Conservation Stewards: Audubon Arizona and The Research Ranch Foundation
Maps of this Important Bird Area:
State of the IBAs 2014 Baseline – More Technical info about the status of this Important Bird Area
National Audubon Profile Page for Appleton-Whittell Research Ranch
Complete eBird.org Checklist of birds Reported for Appleton-Whittell Research Ranch of the NAS IBA
County: Santa Cruz
Site Status: Identified 01/2004
Ownership: National Audubon Society, BLM, US Forest Service and Private
Area: 12 square miles 7723 acres
Continental: Species of Conservation Concern (Botteri’s Sparrow, Montezuma Quail)
D1: State: Species of Conservation Concern
D3: State: Species in rare/unique habitat (Grassland Birds)
Site Description: The Appleton-Whittell Research Ranch of the National Audubon Society is located in broad semi-desert grassland in Southeastern Arizona. It is a 13 square mile sanctuary from which livestock has been excluded since 1968. It encompasses a mix of habitats including semi-desert uplands, oak savannahs, oak woodlands cut by small ephemeral creeks, with riparian habitat. The Research Ranch is in part, privately owned by the National Audubon Society. There is BLM and Forest Service land within the Research Ranch. The BLM lands are a part of the Las Cienegas National Conservation Area. The AWRR is primarily a sanctuary and a research site.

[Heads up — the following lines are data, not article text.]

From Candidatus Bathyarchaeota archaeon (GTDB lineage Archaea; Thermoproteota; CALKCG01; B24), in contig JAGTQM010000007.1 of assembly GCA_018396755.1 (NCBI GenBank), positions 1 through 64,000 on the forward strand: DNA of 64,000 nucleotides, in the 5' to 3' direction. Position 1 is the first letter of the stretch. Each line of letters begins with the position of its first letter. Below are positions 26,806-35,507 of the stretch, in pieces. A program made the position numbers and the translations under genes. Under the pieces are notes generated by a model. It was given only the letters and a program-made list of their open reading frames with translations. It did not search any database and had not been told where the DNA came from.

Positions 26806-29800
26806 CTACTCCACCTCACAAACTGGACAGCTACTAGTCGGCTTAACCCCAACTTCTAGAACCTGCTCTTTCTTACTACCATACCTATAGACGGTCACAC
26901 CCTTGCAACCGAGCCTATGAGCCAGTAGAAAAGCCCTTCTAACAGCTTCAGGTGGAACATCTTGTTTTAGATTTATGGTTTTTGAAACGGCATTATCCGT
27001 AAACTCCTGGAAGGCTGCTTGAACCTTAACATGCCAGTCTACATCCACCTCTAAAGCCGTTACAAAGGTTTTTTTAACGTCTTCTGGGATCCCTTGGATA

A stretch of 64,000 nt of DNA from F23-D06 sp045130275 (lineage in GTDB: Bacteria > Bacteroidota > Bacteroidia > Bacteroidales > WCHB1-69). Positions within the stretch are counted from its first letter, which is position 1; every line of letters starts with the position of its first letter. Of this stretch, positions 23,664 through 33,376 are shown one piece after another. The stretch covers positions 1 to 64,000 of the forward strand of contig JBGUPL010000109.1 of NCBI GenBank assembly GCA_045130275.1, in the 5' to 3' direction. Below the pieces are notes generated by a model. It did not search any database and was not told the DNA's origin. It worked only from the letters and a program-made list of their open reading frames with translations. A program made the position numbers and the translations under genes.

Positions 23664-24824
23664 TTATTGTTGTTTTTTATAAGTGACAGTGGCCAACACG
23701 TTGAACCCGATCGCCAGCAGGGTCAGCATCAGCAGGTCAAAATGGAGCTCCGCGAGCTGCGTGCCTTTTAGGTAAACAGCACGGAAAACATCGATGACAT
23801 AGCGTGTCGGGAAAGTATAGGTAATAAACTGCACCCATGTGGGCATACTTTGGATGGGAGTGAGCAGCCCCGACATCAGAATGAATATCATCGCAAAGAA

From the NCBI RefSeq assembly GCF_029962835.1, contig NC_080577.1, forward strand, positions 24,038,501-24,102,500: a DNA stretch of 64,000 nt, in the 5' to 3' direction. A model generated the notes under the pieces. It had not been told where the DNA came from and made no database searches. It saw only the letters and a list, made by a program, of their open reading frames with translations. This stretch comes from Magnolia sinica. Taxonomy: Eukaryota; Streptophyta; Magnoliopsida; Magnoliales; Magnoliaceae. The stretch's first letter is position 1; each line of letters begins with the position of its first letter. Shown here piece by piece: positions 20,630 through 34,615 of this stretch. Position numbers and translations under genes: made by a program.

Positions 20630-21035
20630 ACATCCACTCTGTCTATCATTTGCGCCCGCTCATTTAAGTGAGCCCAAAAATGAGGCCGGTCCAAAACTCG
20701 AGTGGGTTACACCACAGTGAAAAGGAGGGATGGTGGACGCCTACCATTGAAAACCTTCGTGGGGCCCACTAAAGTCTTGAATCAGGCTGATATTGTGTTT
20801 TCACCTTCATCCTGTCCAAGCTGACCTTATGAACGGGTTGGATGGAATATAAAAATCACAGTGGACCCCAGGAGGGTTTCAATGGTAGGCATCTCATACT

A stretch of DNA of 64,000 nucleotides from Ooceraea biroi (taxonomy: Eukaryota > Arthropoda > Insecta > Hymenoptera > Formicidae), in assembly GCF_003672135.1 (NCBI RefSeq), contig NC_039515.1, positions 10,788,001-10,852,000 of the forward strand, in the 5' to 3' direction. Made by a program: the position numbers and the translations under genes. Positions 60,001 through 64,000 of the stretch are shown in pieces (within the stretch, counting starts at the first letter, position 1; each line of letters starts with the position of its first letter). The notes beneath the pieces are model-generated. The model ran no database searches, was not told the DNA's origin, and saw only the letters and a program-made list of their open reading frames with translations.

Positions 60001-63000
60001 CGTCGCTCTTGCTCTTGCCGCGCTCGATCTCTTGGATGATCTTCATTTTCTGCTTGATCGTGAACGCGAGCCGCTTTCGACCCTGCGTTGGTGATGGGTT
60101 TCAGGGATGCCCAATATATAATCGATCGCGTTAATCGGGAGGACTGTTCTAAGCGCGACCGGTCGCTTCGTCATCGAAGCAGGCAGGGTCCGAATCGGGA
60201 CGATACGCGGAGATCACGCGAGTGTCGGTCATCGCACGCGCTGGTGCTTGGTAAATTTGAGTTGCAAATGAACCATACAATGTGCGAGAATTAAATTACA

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2003 HAB-GrasslandWinter and Fall Passasge5 Species of Conservation Concern: Baird’s Sparrow, Black-chinned Sparrow, Brewer’s Sparrow, and Sage Sparrow, (Passage Period-Fall): Sprague’s Pipit (plus grassland obligates: Northern Harrier, Vesper Sparrow, Savannah Sparrow). 1 SCS (Passage Period-Fall):200
The Appleton-Whittell Research Ranch is 8000 acres of contiguous grassland that has remained ungrazed for 35 years. It is part of the last remaining viable short-grass prairie between Texas and the Pacific coast. It supports 22 species of conservation concern; the majority of which are grassland obligate species.